Why Developers Are Leaving VMs
Container use is expected to continue to rise, and VMs are the victim. When it comes to statefulness, speed, and portability, containers offer clear advantages.
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I’ve spent most of my time over the last three years speaking with developers and helping them adopt containers as part of their software development cycle. Although convincing people to look at containers in 2014 was tough, I’ve been amazed at how quickly that resistance has dropped. Today it’s becoming hard to find a developer who hasn’t been playing with containers as part of their development cycle. This anecdotal impression was backed up by a recent survey showing 89% of developers indicated that they are likely to increase their use of containers this year.
But why are development teams rethinking their processes to embrace containers when they’ve often spent years of effort building and sharing VMs?
Although teams invested a great deal in VMs, for developers it’s never really been a happy marriage. The developers’ list of issues with VMs include:
- VMs are slow to build, slow to run and painful to constantly update. This makes the repeated edit, build, debug cycle that’s at the core of development clunky and slow — a cardinal sin.
- VMs are stateful — I know this isn’t inherently bad, but it does make them hard to sync with team members. It also makes them tricky to debug — if the sequence of software updates I’ve made to my VM is different than the sequence you made to yours I can end up with behaviors you can’t replicate.
- VMs are large, making them painful to move from machine-to-machine or developer-to-developer.
These drawbacks have left teams continually looking for alternatives and containers with their promise of speed, statelessness and portability look like a great fit.
Containers Are Fast
Containers start quickly allowing developers to iterate on their code much faster than with a VM. They’re also typically faster to build than a VM as container recipes can be written to take advantage of layer caching.
Containers Are Stateless
This is a mostly-positive. On the plus side, stateless containers will always execute identically for anyone on any machine. You never upgrade a container instead you just trash the old one and replace it with a clean new one. This ends the “well it worked on my machine…” complaint that every developer has heard (and hates).
However, stateful applications do need to be rethought before they’re containerized. This is easy when you’re building from scratch but requires planning when migrating legacy apps to containers. This is a one-time cost though, so only impacts a project once.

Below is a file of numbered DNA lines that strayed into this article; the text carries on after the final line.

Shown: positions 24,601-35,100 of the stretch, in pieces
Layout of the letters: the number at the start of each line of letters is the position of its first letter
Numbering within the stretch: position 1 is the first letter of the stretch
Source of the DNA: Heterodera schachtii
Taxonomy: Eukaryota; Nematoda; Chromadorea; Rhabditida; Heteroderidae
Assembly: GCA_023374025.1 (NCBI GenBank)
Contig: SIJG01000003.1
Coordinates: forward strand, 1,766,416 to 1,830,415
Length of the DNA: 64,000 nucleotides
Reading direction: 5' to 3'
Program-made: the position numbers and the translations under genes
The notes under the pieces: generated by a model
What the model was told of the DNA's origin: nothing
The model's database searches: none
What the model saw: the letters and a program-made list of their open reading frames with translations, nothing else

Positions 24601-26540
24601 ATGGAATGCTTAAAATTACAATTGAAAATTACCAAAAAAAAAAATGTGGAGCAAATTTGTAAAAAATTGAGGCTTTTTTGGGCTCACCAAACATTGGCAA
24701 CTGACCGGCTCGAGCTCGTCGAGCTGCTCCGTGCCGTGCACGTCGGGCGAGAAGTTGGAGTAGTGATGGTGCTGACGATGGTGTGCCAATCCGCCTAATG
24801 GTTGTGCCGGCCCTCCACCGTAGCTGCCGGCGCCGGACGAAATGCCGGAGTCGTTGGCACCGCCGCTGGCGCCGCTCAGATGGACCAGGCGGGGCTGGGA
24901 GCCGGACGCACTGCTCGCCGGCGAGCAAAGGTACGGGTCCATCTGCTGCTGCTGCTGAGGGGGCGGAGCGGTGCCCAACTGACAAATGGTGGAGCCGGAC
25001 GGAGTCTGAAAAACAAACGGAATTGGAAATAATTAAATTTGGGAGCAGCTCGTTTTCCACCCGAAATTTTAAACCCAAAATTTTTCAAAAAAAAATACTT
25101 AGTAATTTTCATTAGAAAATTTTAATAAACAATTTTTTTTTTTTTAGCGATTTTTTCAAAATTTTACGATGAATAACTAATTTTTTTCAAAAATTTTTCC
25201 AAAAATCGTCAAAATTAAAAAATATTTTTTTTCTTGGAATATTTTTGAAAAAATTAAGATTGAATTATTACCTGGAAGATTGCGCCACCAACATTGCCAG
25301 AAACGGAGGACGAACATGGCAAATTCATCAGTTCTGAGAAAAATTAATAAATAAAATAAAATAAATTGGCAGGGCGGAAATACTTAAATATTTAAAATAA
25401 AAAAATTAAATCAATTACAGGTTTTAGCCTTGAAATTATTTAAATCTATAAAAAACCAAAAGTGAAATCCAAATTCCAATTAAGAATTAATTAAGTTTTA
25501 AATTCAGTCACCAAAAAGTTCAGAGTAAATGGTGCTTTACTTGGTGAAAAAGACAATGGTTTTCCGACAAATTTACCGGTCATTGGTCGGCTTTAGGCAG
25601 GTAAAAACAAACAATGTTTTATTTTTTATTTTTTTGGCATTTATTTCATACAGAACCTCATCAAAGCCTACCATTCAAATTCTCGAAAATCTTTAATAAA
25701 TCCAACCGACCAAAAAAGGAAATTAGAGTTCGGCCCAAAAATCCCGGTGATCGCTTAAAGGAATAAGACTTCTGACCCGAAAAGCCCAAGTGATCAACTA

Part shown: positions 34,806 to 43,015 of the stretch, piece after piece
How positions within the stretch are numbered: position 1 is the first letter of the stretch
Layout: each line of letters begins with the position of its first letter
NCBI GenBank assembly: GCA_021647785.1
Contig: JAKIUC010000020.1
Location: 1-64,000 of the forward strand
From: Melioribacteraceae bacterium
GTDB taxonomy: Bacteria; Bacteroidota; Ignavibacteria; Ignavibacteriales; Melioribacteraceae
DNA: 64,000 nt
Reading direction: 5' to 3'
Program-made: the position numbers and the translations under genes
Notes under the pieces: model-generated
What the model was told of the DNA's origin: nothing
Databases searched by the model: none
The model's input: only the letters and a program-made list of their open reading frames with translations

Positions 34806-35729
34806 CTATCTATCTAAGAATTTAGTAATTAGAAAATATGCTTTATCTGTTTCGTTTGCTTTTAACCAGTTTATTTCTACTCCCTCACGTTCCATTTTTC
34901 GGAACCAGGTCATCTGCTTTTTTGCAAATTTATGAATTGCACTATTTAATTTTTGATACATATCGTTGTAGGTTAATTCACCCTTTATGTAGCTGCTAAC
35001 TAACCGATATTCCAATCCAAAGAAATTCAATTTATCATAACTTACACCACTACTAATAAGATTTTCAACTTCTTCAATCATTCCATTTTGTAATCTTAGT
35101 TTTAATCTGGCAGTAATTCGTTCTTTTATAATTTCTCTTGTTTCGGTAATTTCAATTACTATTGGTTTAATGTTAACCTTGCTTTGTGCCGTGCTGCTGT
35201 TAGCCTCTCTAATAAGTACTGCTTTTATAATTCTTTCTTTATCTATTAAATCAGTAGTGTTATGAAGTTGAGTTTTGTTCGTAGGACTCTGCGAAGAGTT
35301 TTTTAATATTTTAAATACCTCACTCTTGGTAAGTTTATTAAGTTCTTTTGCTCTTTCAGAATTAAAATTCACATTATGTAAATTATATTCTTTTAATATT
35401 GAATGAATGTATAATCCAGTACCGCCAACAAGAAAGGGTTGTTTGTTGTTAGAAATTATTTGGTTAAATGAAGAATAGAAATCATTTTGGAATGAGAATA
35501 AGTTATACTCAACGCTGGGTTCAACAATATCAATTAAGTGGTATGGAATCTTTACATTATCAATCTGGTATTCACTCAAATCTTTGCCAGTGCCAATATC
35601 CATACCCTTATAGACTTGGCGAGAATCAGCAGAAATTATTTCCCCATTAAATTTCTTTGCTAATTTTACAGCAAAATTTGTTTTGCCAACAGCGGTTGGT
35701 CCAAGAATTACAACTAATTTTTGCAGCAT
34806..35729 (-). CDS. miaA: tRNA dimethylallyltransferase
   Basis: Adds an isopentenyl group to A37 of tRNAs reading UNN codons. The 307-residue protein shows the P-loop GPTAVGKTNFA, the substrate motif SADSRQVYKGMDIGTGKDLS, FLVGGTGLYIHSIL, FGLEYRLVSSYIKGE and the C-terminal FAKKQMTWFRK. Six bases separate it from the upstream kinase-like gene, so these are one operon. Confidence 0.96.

Containers Are Portable
Containers are recipe-based which means that anyone using the same recipe will get an identical containerized runtime regardless of the OS they’re on. This makes checking code in other branches or running tests on different configurations simpler and less error-prone.
Many organizations put their container recipe file in the source code repository so that it’s version tracked and can be easily picked up by their CI system. This makes changes to it obvious and allows the CI system to build the code and container images simultaneously — simplifying the task of checking the latest build.
Containers Aren’t Perfect…
This doesn’t mean containers are right for every project though. From a technical perspective, containers are still very new and there’s still a lot that is changing. This can make them exciting for developers, but for IT teams that have to support them, it can be nightmarish. Docker, for example, is released several times a month and those releases can include major structural changes without a lot of warning.
From a culture perspective, there can also be challenges. VMs have been around for decades which means that developers and operations staff know how to build them, debug them and deploy them. It takes some time for people to work through the process changes required to handle stateless container deployment, replacement (it’s not really an upgrade), and rollback.
…But Containers Will Win
Despite these challenges, even the largest and most risk-averse organizations are piloting container projects. Why? Their speed, consistency, and portability are qualities that developers demand and smart organizations will adopt as soon as possible because it brings faster releases and greater development efficiency. And that means more competitive differentiation.
Published at DZone with permission of Brad Micklea. See the original article here.
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